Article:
Hinze’s work focuses on the notion of memory. The act of remembering is defined by all the cognitive and social processes, with which it is connected. Memory, as a moment of the present, has a great influence on the decisions that drive human behaviour, yet at the same time it possesses an ambiguous ontological status.
The acts of remembering and forgetting are thematic opposites, the meanings of which are addressed by Hinze’s work. Hinze’s wall drawings have something calligraphic about them, yet they cannot be conventionally decrypted. Their light and delicate air contrasts the burden of our existential fear of disappearing. They do not lead the observer to an ending (or conclusion) – they carry them off, ever further out in time and space until reaching the other side and that, which comes afterwards.
Hinze believes that the spiral, as a symbol of thought, represents a concept, which is still prevalent in Western thought today: The movement of thought, as such, creates a centre in the recurring reflexions of the spiral. It forms a kind of Telos or meaning, around which thinking circles and yet, at which it will never arrive, merely able to encircle it in its endeavours to do so.
Hinze believes the spiral symbolises the effort to attain possession of something and, as such, also a genuine occidental form of comprehension. If one were to imagine the direction of the “spiral of thought” in the opposite direction, away from the centre, thought would grasp beyond the peripheries and, with its adopted Telos or meaning as a driving force from behind, create a possibly never-ending space of understanding.
Time is a prerequisite within the dialectic of either inward or outward circular movement, and the other, that which we don’t understand. Time, over which this movement traces its circles. Time, over which the other is brought under control through the ritual of this ever-recurring movement. The other, the centre, the Telos, the meaning and that, which remains too engrossing, define cognitive and social movement around them – just as the movement defines the other, the centre, the Telos and the meaning. For Hinze, this epitomises the form of the spiral as a circling movement of thought.
Hinze exploits the use of perspective within her work to provide critical observations, for example using the medium of the drone and photography to detect social restrictions and conditioning. The symbol of the drone and its bird’s eye view become a virulent presence in outdoor spaces. Observed from above and thusly from a very particular perspective, the world becomes segregated. The superstructure, with its power to create segregations, floats indiscernibly above our heads and the power of its images sows the belief in the natural immediacy of these segregations. Hinze attempts to revoke our belief in these selfenforcing thoughts, to not accept them without question and to achieve freedom – freedom via the singular strategy of helping us realise the form of these perceived segregations within society.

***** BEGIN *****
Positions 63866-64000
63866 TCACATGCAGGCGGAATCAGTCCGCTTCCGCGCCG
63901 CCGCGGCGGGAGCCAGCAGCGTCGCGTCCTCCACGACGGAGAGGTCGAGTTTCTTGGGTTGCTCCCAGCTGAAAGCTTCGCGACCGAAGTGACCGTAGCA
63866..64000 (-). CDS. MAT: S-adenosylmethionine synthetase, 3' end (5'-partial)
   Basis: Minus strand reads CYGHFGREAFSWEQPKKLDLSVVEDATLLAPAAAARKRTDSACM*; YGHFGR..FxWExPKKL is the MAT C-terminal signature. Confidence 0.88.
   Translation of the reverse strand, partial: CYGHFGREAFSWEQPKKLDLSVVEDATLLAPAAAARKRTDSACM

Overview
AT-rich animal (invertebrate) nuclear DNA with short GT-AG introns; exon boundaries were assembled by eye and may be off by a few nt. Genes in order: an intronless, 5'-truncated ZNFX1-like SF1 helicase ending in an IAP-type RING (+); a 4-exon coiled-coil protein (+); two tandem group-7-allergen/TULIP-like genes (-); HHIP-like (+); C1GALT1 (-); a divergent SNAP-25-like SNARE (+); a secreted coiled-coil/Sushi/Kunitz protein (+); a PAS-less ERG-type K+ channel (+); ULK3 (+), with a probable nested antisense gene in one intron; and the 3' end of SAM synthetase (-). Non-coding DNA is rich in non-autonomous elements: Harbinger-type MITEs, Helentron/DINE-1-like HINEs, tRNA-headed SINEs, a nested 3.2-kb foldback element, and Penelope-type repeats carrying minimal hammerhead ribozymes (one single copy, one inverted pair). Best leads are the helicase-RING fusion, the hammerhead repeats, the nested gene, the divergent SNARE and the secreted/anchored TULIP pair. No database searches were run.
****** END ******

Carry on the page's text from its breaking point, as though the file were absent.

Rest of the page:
The theme of “Mother” arises in Hinze’s work in relation to an occidental religious icon: Madonna and Child with Saint Anne, the mother and protector of the Virgin Mary. Saint Anne lays her protective cloak around Maria and with this act she becomes the guardian of her daughter and her son, the saviour of mankind. Hinze deals with the ancient theme of motherhood and weaves this thematic thread throughout the exhibition. The notion of mother symbolises a metaphorical primal memory (just as the spiral symbolises a primal form) and represents the first interaction, which humans can remember and which will subconsciously shape all of their life that follows.
Hinze’s exhibition explores to what extent the established roles and expectations of collectives reflect the psychological structures of the individual. Hinze’s “quotation-drawings” on paper revolve around the concept of power. Why does one exercise it while the other accepts and submits to it? How much order and discipline does power either uphold or undermine?
Hinze searches for her answers in subconscious human behaviours. She begins with the individual and compares this with the interpersonal behavioural processes in various group contexts. The drawings come to represent society’s search for the individual and their exercising of power within social structures.
The desire to explore repression; the repression of fears, of images, of power and submission, of rolls and patterns of behaviour, lies at the very heart of Hinze’s work. Through her artistic approach, Hinze attempts to activate the subconscious knowledge of the observer and awaken emotions within them. She is convinced that emotionally analytical thought can lead to socially critical realisations.
Hinze considers the relationship with architecture and pre-existing spatial conditions as an interaction with the pre-existing segregations of space and time. Her segregation of time and space does not aim to achieve the maximum opportunity for physical movement, but rather the engagement with repressed, and thereby powerful, patterns of behaviour.
The exhibition is completed and expanded by the works of Camilla Richter, Florian Schmidt, Simon Faithfull and Taka Kagitomi.
Text: Reimund Mimuss, 2017
Translation: Pete Littlewood